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6th of October City, Cairo, Egypt.
Hash Coffee Company: Café By Day, Restaurant By Night in Cairo's Mall of Arabia
We sat outside in something like an English pub-garden terrace with wooden decking and furniture, plants and TV screens. Inside they’d plumed for a vaguely 60s look, with comfy chairs and sofas, or bar stools to sit at; seeing as in the daytime Hash functions as a coffee lounge. Patrons who choose to eat inside have the added pleasure of being able to watch the chefs prepare their food at the back of the restaurant.
London is not best known for its culinary excellence so we weren’t surprised to find that the menu struggled to keep up with the London theme. Big Ben and a beaming Beefeater were on the front cover, but inside the menu we can only assume they were attempting to reflect London’s multiculturalism. The appetisers included Thai and Mexican dishes but we opted for the English pub favourite, onion rings (15LE), which turned out to be plenty to share amongst friends.
We were offered a good selection of burgers and pasta dishes, which included meat and seafood options, plus a few vegetarian meals. The England motif came to the fore on the ‘English Grilled Steak’ page of the menu, although quite what was English about them was unclear, as the beef, we were proudly told, was Australian.
Apparently, Londoners are huge cheese fanatics, as a great many of the meals were described as ‘cheesy’ - shrimp and steaks included. In a delightful addition to the menu, Hash had a selection of British favourites, including a jazzed up version of the humble hot pot. For 69.99LE you can satisfy your English cravings with a chicken and cheese hotpot-pie, or try good old fashioned fish and chips (59.99LE).
We tucked into a Swiss mushroom bacon burger (44.99LE), and southern chicken and beef fajitas (69.99LE). Again, the portions were huge; the burger was more of a truckers challenge than an afternoon snack and the fajitas were bursting with plenty of meat, garnish and salad. To the credit of Australia’s finest, the beef was good in both dishes and the chicken strips for the fajitas were tender and well cooked.
The burger was the beef, cheese, mushroom, bacon tower we expected, and together with chips and a small salad, it made for a hearty meal. The fajitas came in their composite parts ready to be constructed into a meal, but the pile upon pile of relish and salad complicated matters. We received the meat in a sizzling steel pan atop mixed peppers and roasted vegetables.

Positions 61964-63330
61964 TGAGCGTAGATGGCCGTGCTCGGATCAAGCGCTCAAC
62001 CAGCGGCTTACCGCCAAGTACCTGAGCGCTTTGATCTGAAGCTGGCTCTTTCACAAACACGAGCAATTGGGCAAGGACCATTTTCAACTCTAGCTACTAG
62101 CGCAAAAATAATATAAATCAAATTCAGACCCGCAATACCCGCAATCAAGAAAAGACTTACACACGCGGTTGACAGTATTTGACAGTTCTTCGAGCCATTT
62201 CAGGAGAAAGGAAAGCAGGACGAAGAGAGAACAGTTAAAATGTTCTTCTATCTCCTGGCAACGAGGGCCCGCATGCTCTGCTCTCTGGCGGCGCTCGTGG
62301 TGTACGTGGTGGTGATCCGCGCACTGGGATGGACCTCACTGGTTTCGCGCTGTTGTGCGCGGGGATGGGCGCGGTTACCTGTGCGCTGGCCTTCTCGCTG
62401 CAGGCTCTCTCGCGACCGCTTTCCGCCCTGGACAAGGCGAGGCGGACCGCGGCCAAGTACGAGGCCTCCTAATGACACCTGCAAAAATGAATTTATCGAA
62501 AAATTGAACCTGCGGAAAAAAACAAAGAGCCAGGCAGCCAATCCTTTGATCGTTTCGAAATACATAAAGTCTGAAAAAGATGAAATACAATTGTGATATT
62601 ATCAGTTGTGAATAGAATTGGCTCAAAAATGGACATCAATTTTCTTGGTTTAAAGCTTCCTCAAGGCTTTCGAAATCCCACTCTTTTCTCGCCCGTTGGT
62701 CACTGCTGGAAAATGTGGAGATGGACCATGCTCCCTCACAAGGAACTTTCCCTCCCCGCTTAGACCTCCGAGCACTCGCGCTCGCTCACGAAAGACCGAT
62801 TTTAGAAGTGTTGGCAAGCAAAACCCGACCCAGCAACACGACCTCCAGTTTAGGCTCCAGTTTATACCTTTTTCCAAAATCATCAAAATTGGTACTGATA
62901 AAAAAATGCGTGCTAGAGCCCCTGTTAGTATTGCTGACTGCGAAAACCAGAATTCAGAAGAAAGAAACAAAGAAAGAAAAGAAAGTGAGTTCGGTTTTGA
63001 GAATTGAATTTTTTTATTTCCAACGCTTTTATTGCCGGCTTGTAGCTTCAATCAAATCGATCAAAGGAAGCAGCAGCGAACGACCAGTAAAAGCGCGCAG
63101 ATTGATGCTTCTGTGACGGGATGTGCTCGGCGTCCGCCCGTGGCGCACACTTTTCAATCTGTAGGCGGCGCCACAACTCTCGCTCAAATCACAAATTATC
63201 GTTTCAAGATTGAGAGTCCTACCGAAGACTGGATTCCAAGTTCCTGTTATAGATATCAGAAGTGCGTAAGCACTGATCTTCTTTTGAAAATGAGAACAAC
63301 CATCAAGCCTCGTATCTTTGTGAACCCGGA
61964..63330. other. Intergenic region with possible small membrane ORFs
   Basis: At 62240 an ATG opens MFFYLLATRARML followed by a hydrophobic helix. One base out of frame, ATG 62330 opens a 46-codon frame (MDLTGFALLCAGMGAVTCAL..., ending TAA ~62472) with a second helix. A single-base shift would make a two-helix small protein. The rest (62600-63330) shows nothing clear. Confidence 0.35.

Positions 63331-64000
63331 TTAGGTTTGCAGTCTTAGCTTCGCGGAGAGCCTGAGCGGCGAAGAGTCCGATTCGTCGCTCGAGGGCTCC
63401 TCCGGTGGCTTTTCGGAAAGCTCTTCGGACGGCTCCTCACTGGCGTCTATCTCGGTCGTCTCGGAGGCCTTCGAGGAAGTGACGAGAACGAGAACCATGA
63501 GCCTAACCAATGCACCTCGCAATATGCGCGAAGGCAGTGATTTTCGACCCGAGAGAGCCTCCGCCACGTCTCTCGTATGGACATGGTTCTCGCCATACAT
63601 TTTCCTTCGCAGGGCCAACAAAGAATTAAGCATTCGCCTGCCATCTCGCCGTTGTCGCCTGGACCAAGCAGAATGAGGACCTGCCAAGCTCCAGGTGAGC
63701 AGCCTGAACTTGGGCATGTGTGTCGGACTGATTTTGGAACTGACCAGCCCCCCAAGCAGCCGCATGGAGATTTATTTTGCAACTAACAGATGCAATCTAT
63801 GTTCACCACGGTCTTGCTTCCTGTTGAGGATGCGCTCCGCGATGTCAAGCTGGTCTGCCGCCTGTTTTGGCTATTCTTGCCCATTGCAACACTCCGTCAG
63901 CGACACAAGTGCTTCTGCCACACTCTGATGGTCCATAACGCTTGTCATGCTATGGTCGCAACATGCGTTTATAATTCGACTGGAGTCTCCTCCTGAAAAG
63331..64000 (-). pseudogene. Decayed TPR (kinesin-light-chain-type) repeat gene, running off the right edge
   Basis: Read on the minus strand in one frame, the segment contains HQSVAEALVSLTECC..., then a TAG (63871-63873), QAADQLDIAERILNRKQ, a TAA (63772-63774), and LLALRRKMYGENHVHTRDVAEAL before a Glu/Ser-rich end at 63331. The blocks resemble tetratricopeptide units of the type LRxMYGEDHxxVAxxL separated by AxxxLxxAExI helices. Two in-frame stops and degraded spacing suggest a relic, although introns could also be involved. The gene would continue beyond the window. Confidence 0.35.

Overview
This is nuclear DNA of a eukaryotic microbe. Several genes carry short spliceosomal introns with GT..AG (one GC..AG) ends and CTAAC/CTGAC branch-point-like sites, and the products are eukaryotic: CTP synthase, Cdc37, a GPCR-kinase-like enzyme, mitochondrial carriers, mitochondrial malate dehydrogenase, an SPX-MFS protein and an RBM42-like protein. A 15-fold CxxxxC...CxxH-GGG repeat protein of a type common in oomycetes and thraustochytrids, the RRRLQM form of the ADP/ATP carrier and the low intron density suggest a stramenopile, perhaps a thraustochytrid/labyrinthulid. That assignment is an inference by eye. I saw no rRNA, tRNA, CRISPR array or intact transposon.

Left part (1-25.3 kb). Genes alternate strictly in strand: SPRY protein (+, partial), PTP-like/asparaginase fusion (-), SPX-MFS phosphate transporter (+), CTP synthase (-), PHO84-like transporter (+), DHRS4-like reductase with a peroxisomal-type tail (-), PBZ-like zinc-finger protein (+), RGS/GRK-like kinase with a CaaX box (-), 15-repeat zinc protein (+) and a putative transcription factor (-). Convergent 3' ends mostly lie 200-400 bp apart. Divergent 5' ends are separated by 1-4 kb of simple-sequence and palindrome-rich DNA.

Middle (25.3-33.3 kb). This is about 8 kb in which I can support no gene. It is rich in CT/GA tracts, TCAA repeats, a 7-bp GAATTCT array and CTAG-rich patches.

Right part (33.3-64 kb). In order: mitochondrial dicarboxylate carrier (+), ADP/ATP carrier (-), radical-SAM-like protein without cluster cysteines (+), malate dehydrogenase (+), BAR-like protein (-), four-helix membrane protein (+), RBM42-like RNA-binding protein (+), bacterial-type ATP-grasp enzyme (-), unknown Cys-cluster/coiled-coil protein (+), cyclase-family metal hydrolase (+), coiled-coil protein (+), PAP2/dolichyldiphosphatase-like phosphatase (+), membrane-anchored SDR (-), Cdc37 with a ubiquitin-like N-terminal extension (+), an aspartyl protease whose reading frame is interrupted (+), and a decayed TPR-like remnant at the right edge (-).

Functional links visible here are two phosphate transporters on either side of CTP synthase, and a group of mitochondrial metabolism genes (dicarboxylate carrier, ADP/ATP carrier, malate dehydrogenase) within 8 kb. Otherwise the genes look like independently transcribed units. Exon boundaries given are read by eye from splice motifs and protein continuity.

The restaurant offers free soft drink refills, which were well received, but their latte proved to be not much more than steamed milk. All the waiters were very keen to please and the shisha we had was well attended, if a little bland itself.
London, it is not, but for a few English treats, Hash doesn’t do a bad job of trying to mix up the standard menu usually found at these places. If we find ourselves suddenly overcome with desire for a hotpot, we know where to head.
If there’s one thing that the Cairo restaurant scene is good for, it’s the wide variety of options, suitable for just about every taste and wallet size. Known for its big menu and bigger portions, Spectra continues to be a popular franchise in the city, despite all odds. Their newest branch sits on Mohamed Mazhar Street in Zamalek; decidedly indistinct, this branch fashions the familiar cosy, chalet-style decor, homely artwork and low lighting.
As with each of its counterparts, the mammoth menus offer a vast variety of international appetisers (14.99LE-74.99LE), soups (6.99E-12.99LE), salads (13.99LE-39.99LE), combination platters (68.99LE-279LE), pastas (16.99LE-49.99LE), burgers (24.99LE-44.99LE), risottos (19.50LE-44.50LE) and sandwiches (14.99LE-39.99LE), along with chicken, veal, beef and seafood mains (39.99L-99.99LE). There’s also a separate menu dedicated to juices, cocktails, smoothies and hot drinks (4.99LE-16.99LE) as well as desserts (8.99LE-29.90LE).
For our starters, we opted to share a platter of mini burgers (29.99LE), before moving on to a tuna nicoise salad (26.99LE) and grilled chicken (39.99LE) with penne bolognaise on the side. For drinks, we chose one, surprisingly fruity and flavourful Spectra cocktail (16.99LE), as well as a cherry temple (8.99LE) - a chilled can of Sprite with a generous addition of sweet cherry syrup.
In a fairly short amount of time, our mini burgers arrived, generously portioned to share between two or three people. Encased in small, soft, sesame seeded buns, the patties were thick, juicy and delicious, with crisp pieces of lettuce held in place with cocktail sticks.
Next, our salad was delivered, and we were far from impressed. Despite being made with crunchy greens and vegetables, the potato-mayonnaise was hard and uncooked, whilst the dollop of oily, fishy tuna was little larger than the size of a teaspoon. After our complaint, the dish was returned with more of the same unpalatable tuna, whilst the potato salad was removed completely.
Adding salt to the wound, our grilled chicken was served swimming in an unrequested – and cold – mushroom sauce. Once again, we sent the dish back to the kitchen, and two plain, quality chicken breasts were hastily redelivered. Although not exceptional, our side of bolognaise was surprisingly pleasant, with the al dente penne pasta rolled in the beef and tomato sauce.
For dessert, we ordered a large slice of strawberry cheesecake (19.99LE) which transpired to be thick and creamy, with a tasty topping of sweet strawberry sauce and canned strawberries. Although the biscuit base was practically non-existent, it managed to satisfy our after-meal sweet cravings.
And so in true Spectra fashion, the meals are hit and miss, generously sized and moderately priced.